The tide turns as offshore comes onshore

‘Nearshoring’ gains foothold as foreign markets become more expensive
By Danielle Harder
|Canadian HR Reporter|Last Updated: 05/02/2008

John Rafuse remembers getting access to a computer for the first time in Grade 5 and playing Asteroids later as a teenager. At 40, he considers himself the “oldest of the digital generation.”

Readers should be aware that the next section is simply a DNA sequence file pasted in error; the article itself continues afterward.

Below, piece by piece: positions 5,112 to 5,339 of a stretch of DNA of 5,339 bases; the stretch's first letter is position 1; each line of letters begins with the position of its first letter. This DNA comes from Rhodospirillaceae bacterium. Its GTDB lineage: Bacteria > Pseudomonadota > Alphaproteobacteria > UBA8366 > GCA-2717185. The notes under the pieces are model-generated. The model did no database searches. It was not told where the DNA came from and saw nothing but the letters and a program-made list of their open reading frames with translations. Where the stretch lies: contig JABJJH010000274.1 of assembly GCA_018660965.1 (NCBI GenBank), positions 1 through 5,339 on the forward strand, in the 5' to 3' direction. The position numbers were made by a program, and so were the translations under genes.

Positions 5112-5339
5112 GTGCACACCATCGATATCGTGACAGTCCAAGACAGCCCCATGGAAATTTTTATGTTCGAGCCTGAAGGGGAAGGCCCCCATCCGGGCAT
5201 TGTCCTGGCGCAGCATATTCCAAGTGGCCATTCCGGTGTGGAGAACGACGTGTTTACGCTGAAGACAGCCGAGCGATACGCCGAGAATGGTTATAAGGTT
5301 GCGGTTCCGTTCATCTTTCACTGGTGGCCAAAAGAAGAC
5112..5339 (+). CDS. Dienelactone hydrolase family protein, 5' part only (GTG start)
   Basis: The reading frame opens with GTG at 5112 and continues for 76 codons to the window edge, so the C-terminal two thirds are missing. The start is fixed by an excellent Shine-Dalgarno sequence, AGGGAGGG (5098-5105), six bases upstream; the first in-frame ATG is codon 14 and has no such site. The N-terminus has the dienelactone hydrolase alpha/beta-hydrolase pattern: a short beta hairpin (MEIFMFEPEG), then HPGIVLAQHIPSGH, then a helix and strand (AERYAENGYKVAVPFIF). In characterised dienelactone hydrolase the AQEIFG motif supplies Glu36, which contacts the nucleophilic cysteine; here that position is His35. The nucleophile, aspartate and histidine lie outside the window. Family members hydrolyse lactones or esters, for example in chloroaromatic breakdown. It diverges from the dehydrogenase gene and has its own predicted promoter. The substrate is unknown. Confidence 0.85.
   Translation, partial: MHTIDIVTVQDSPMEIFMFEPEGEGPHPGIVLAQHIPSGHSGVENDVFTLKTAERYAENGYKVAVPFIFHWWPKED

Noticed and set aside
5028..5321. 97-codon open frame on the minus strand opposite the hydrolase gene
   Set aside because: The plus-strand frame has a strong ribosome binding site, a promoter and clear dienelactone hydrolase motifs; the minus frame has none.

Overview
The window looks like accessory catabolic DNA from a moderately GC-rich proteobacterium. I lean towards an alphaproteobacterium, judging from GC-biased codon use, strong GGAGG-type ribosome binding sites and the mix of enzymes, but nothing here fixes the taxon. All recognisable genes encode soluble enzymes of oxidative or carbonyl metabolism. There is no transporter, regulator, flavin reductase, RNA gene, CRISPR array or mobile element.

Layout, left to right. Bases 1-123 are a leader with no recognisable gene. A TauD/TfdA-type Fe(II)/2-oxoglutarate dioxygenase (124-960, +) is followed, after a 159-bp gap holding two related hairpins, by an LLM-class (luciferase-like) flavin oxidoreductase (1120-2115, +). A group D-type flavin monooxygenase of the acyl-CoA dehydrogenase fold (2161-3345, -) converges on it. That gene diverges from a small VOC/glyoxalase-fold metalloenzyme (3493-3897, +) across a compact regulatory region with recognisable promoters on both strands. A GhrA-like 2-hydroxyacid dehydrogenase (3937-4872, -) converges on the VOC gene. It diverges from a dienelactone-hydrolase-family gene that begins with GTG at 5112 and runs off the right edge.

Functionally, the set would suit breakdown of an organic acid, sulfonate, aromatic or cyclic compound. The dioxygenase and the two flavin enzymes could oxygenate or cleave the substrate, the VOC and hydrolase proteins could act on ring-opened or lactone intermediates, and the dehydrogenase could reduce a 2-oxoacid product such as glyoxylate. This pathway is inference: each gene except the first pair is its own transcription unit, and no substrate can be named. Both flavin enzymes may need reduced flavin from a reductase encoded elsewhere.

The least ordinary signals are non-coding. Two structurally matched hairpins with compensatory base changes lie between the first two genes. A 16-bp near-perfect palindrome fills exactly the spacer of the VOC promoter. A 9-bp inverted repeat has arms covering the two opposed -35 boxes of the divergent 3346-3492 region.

Today, as executive vice-president of HeavyLifters Network, a Victoria-based technology and business consulting firm, he uses that cultural context to explain why many of his North American clients are moving away from offshoring.

The trend toward nearshoring — or onshoring, as it’s also called — is a result of many things, including cultural differences, he says.